ISSN (Print) - 0012-9976 | ISSN (Online) - 2349-8846

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The 'Radia'ctive Indian Media

There has been a gross simplification of the issues involved in the exposures in the Radia tapes on the lack of integrity among mediapersons. In order to understand how exactly journalists really function it is necessary to understand the overall context in which they operate and clarify some of the persistent myths about what the profession is all about. Four myths in particular need to be dissected: That it enjoins journalists, more than other professionals, to be ethical, that they should and can be neutral in their reportage, that owners of media businesses are interested in good journalism and that journalism is the prerogative of those employed in the media industry.

The last two decades have seen a rapid expansion of the Indian media industry, making it one of the most profitable sectors of business in the country. Yet, for all the income and influence it has gained during these years the Indian media has also steadily lost its most valuable asset – public credibility and respect.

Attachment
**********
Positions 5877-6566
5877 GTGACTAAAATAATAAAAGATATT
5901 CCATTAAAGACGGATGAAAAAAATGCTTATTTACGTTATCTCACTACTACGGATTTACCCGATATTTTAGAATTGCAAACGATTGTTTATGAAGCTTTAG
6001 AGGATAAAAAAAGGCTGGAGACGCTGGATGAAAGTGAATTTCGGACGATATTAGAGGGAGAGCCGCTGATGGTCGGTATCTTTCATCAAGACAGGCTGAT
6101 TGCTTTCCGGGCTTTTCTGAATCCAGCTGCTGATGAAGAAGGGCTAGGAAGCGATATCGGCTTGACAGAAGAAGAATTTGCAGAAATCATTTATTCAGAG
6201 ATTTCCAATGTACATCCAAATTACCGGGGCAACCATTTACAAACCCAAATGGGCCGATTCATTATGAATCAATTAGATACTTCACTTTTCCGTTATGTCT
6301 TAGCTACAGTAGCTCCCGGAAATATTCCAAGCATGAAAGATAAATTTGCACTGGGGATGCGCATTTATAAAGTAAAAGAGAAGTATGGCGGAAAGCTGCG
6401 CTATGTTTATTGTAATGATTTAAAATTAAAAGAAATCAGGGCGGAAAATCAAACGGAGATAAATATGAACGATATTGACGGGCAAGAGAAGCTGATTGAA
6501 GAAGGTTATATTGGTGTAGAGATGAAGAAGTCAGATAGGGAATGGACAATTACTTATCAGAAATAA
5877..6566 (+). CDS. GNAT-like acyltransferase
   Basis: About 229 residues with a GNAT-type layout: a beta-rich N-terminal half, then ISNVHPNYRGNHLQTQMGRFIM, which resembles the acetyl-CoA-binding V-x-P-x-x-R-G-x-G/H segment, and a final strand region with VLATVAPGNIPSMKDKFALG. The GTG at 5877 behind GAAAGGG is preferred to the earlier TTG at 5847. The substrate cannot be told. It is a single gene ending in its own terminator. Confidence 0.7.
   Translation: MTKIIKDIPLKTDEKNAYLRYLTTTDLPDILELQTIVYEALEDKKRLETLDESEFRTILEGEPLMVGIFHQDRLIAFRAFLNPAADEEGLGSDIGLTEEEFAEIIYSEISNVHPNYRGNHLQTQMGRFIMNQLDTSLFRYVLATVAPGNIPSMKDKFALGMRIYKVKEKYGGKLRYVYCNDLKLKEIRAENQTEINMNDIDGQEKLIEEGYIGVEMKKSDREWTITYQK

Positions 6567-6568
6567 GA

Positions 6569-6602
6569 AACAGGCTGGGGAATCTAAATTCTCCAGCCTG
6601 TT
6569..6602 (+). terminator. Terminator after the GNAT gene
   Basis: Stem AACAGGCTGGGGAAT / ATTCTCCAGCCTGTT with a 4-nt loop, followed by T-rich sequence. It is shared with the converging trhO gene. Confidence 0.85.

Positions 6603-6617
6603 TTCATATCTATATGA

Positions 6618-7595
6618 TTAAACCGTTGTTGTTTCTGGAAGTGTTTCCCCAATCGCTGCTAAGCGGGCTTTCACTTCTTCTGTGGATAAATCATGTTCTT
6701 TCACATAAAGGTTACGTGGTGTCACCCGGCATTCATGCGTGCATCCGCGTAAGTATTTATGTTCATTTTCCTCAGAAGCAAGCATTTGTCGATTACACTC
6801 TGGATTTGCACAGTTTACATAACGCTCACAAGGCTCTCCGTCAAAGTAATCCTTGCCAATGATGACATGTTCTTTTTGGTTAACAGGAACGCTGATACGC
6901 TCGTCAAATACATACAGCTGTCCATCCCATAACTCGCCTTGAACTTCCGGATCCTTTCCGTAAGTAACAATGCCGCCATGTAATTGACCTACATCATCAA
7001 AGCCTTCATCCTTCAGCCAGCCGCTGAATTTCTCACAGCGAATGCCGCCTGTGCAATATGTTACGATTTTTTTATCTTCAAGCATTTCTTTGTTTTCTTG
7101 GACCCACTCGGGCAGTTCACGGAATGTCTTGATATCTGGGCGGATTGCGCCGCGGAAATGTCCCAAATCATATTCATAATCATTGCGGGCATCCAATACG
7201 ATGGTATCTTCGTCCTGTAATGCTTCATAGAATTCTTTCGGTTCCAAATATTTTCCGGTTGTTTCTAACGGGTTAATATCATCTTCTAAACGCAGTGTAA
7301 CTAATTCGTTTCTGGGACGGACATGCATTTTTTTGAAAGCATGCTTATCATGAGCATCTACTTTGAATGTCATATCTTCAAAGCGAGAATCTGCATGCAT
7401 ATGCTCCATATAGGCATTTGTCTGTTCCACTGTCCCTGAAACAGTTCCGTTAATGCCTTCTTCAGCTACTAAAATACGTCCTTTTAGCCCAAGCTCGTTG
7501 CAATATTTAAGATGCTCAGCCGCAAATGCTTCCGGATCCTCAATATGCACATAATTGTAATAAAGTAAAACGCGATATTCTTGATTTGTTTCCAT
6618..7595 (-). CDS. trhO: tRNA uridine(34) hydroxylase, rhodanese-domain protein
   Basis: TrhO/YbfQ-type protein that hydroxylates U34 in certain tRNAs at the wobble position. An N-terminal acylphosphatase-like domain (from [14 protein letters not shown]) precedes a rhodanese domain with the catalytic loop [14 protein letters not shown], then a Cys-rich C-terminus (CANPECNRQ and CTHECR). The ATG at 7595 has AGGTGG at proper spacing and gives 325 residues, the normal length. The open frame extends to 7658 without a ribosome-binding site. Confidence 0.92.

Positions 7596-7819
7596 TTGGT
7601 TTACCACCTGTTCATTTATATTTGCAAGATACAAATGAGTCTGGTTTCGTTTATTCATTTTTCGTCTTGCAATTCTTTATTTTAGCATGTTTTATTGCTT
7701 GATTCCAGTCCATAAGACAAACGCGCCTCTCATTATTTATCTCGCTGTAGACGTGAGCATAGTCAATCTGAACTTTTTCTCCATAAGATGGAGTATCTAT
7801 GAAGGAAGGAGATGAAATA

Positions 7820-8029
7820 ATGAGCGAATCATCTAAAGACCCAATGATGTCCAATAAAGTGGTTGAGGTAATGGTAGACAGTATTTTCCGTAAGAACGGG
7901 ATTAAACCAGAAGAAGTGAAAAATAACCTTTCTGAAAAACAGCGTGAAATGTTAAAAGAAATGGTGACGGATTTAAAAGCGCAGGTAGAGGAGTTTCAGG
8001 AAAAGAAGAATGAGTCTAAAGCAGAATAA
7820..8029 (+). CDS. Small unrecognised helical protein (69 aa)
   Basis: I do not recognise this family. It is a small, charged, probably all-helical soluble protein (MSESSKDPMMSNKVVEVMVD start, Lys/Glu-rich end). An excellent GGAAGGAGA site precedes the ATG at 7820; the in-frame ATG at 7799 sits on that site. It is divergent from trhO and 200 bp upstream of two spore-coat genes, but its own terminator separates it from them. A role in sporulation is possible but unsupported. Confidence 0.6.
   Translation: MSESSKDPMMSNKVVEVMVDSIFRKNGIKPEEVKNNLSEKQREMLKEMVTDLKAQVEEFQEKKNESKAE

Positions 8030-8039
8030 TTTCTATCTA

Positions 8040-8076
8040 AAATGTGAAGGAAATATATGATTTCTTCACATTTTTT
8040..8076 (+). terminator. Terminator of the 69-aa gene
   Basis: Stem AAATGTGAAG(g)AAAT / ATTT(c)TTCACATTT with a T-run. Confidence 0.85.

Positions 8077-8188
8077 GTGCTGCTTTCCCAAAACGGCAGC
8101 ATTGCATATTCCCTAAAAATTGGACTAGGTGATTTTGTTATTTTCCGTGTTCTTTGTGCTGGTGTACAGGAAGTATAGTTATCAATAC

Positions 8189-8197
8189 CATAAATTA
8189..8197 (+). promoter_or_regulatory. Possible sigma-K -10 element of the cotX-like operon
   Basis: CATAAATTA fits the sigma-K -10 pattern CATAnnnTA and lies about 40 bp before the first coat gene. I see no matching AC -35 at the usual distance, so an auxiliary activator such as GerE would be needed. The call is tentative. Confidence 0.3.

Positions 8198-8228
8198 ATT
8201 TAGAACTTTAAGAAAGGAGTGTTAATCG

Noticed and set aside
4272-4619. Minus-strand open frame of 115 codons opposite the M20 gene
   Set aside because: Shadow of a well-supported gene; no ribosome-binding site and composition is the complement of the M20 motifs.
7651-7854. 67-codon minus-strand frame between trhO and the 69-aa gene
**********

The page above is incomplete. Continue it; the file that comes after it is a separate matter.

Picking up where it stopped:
Apart from the usual sensational, insensitive or inaccurate reportage there are numerous other problems affecting the popular image of journalism in the country. These include blatant promotion of partisan agendas, prioritising ads over editorial content and the phenomenon of “paid news” – selective coverage of politicians in return for cash.

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